After 20-year-old Sevil Atakishiyeva took her own life, a social media campaign in Azerbaijan began to blame feminism for her death, despite the publication of private messages that revealed she was receiving death threats from her family prior to her suicide.
Atakishiyeva’s suicide was the first of several by girls and young women in Azerbaijan in recent days.
Azerbaijani feminist activist Gulnara Mehdiyeva shared screenshots of messages she exchanged with Atakishiyeva on Facebook, in which the young woman detailed abuse she suffered at the hands of her family.
‘Atakishiyeva’s family played a major role in committing physical and psychological terror against her that resulted in moral suffering’, Mehdiyeva wrote, adding that Atakishiyeva ‘wanted to leave the country in order to receive education, she was saving money, and once said that she wanted to get married in order to get rid of her family.’
Atakishiyeva’s messages include descriptions of several acts of violence, including being beaten for a photo that showed her with a male friend as well as being berated for arriving home 10 minutes late after a family-imposed curfew.
In her messages, she also said that she was afraid of leaving home as her father promised her to find and murder her and that he had friends in the police whom he would bribe in order to escape legal consequences.
‘If something happens to me, you take these messages into account,’ one of Atakishiyeva’s messages reads.
‘Can this be called violence?’
While feminists have highlighted the prevalence of domestic violence in Azerbaijan following Atakishiyeva’s death, conservative critics have turned their ire on feminists themselves.
Commentators on Azerbaijan’s ATV television directly blamed Gulnara Mehdiyeva, and similar criticisms have been echoed on popular conservative social media pages, with one page uploading a post reading ‘Feminism kills, protect your children’.
Mehdiyeva told OC Media that people want to focus on Sevil's lifestyle in order to divert attention from the real culprits, falsely placing the blame on the influence of feminists. ‘Some groups are using it as an opportunity to strike a blow at feminism in general’, she said.
Earlier Atakishiyeva’s father Samir Atakishiyev said that he did not use any violence against his daughter and that they had a good relationship. ‘I loved her more than myself’, he said. 'If I was a bad father, I wouldn't put her in a university, I wouldn't let her go to the city centre, and have friends.’
However, in an audio recording shared with the media, the young woman’s mother, Hijran Atakishieva, admits that her husband constantly beat Sevil. ‘Her father beat her so much, half to death, every time I took her out of his hands with great difficulty’, she said in the recording. When the father was asked about this audio recording, he replied that he did not remember it, adding, ‘if I sometimes hit her in the head, can this be called violence?’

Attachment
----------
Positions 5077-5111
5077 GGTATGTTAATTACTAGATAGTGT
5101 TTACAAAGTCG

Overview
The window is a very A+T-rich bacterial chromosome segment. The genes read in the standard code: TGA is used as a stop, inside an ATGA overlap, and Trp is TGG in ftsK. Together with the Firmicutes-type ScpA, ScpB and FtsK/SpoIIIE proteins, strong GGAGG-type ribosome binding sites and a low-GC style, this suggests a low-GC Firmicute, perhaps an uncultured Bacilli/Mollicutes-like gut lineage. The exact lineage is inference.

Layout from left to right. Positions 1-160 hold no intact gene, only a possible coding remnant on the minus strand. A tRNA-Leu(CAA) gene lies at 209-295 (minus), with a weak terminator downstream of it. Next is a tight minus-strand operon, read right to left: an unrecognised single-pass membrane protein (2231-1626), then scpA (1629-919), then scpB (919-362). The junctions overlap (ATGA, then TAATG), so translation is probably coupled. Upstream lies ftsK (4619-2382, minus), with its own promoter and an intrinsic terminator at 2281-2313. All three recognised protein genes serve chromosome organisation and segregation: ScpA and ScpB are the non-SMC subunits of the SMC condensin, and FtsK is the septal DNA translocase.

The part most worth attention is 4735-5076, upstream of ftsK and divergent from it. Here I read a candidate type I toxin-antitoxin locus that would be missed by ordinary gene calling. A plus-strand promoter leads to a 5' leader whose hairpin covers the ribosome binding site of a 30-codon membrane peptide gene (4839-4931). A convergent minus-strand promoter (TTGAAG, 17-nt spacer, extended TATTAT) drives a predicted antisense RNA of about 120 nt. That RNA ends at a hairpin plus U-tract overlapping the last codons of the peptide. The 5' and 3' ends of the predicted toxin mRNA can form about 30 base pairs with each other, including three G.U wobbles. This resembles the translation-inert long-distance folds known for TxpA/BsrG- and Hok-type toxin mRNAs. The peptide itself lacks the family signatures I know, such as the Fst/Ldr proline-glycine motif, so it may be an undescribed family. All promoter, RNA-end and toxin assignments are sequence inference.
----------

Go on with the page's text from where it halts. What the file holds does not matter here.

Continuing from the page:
Atakishiyeva’s death has prompted dozens of women to come forward with their own stories of domestic violence. Meanwhile, a criminal case has been launched in connection with Atakishiyeva’s death.
Feminist activist Vafa Rustam told OC Media that Azerbaijani society has a very limited understanding of violence, which is limited primarily to direct bodily injury.
‘Yet we accept behavioural control, psychological, economic — such as depriving women of education, not allowing a person to work — violence as normal when it is actually domestic violence’, she said.
Rustam added that joining the Istanbul Convention, a human rights treaty of the Council of Europe against violence against women and domestic violence, is a necessary step to begin to effect change.
Meanwhile, despite being a party to a number of international commitments to combat domestic violence over the last decade, Azerbaijan has done little. ‘There are no clear mechanisms in place to provide free legal assistance to victims, no shelters for victims, no free rehabilitation programs, no social security, and no preventive treatment for those prone to violence’, she said.
‘‘This alone is enough to make the killings of women political’
Anar Mammadli, head of the Center for Election Monitoring and Democracy Studies, an independent pro-democracy NGO, told BBC Azerbaijan that, ‘the mainstay of the conservative worldview that defends male dominance over women is the current political system in Azerbaijan and this alone is enough to make the killings of women political’.
‘Everyone in this system is responsible for the inaction and silence against deaths of women’, he added. He also condemned Azerbaijan’s wider political arena, stating that there are no political parties that stand up against domestic violence, ‘because they also depend on that conservative, patriarchal worldview’.
Indeed, no political party in Azerbaijan has yet to make a statement on Sevil Atakishiyeva's death.